The Journey of Advaita elucidates the richness, depth and profundity of Advaitic thought right from Vedas to Integral Advaitism of Sri Aurobindo and further how it is being incorporated in modern science.
Advaita Philosophy is not a later development of thought as one of the six systems of Indian philosophy. Vedas are replete with suggestions about Unity. The earlier stage of naturalistic and anthropomorphic polytheism yielded to monistic belief. In the dictum, ekam sad vipra bahudha vadanti we perceive an echo of Unity. Upanishadic seers picked up this Unity and tirelessly went in their search till they came to the highest conclusion, tat tvam asi.
This concept of Unity gets its full bloom in Shankara’s Kevaladvaita; later on it gave inspiration to different rivulets of Vedanta schools. Shankara’s unqualified impersonal Brahman could not satisfy those who sought loving communion with God. Consequently different schools of Bhakti-Vedanta came into existence, namely, Vishishtadvaita of Ramanuja, Dvaita of Madhva, Dvaitadvaita of Nimbarka and Shuddhadvaita of Vallabha. For all of them the emphasis is on the liberation of individual soul only, which gave way to Sri Aurobindo’s Integral Advaitism where the emphasis is not only on spiritualization of man but of the whole cosmos.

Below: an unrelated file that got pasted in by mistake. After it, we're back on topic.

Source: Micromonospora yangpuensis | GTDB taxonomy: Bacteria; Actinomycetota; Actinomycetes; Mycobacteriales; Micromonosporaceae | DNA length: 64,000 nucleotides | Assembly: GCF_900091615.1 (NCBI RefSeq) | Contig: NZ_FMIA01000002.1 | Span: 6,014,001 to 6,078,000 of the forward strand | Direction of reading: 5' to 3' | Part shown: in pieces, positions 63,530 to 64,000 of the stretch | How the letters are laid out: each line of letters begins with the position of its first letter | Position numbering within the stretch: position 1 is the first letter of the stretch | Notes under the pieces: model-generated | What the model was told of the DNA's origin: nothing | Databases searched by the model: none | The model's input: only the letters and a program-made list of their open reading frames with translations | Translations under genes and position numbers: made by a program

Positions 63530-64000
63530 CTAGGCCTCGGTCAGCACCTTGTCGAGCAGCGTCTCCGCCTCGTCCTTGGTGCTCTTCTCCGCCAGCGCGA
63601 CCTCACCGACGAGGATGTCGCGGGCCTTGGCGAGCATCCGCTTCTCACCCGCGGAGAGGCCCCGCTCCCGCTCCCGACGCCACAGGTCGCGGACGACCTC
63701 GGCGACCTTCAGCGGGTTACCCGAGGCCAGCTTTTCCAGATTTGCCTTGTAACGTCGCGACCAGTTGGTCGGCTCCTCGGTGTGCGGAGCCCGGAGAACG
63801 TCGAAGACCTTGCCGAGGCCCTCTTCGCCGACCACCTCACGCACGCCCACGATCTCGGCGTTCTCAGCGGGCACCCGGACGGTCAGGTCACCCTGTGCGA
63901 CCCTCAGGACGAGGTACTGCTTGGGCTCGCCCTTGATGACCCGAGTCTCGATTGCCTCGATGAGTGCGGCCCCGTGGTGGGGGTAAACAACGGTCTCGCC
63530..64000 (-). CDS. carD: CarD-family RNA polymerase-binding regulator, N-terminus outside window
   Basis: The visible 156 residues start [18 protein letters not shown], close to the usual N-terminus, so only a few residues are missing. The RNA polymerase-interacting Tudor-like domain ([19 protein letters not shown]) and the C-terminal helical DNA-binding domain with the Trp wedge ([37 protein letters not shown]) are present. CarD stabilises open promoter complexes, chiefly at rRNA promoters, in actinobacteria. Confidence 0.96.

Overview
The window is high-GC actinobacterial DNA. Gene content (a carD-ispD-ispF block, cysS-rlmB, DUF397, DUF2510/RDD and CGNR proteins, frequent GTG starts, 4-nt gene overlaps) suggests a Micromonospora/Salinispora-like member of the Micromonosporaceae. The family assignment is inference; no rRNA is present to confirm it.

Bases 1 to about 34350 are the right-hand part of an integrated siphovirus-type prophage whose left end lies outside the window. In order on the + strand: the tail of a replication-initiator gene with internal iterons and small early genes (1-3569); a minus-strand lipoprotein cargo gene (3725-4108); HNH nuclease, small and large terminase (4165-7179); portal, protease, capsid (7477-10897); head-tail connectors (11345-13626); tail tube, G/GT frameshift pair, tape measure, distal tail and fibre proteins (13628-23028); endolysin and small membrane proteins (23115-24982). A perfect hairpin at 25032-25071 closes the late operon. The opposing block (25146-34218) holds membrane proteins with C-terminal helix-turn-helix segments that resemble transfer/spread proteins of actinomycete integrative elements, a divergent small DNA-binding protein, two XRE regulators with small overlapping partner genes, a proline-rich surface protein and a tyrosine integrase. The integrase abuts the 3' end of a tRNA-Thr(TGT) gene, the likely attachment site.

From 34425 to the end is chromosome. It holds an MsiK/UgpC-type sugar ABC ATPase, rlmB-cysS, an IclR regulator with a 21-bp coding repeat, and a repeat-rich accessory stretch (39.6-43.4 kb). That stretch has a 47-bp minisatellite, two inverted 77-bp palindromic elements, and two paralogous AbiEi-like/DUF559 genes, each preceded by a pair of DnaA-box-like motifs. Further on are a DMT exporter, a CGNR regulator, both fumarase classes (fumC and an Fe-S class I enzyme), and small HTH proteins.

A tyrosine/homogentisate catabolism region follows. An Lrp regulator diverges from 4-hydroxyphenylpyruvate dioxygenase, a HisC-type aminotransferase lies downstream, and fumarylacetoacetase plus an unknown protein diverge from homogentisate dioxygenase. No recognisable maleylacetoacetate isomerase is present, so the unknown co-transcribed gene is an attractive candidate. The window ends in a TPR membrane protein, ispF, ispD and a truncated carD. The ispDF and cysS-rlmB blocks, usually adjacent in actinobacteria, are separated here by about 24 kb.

The journey continues further with modern physics. Consciousness is the building block of the Universe and the ground of all beings, which can’t be found in plural.
- Binding: : Hardbound
- 13 Digit ISBN : 9788124609347
- Year : 2018
- Pages : xvi, 341
- Series Number : 19
- Series Name : CONTEMPORARY RESEARCHES IN INDIAN PHILOSOPHY & RELIGION
- Weight (approx.) : 650
- Bibliographic Details : Bibliography; Index
The series is concerned with *Orthodox Philosophical Systems: Nyaya, Vaiseshika, Samkhya, Yoga, Purva Mimamsa, Vedanta and the Carvaka (or the Lokayata) *Hindu World Views of Man, Cosmos, Creation, Existence, Knowledge and the Like *Hindu Doctrines of, for instance, Maya (illusion), Karma (action) & Immortality *Hindu Concepts of Brahman (the Ultimate Reality), Causality, Liberation, Heaven & Hell, Good & Evil, Virtue & Sin *Hindu Cosmology & Concepts of Space & Time *Hindu Aesthetics: Theories & Practices *Hindu Ethics, Idealism & Humanism * Hinduism, the Religion: Its Different Viewpoints: Historical, Cultural, Sociological, Anthropological and Others *Kindred Religions: Buddhism, Jainism, for instance, Cultic Faiths & Sects, Occultism, Hindu Modes of Worship, Mysticism, Theogony, Religious Symbols and Pantheon *Mythology: Classical & Neo-Classical, Sacred Works and Avataras (Incarnations) *Saints and Seers *Pilgrimage Centres and Other Relevant Aspects.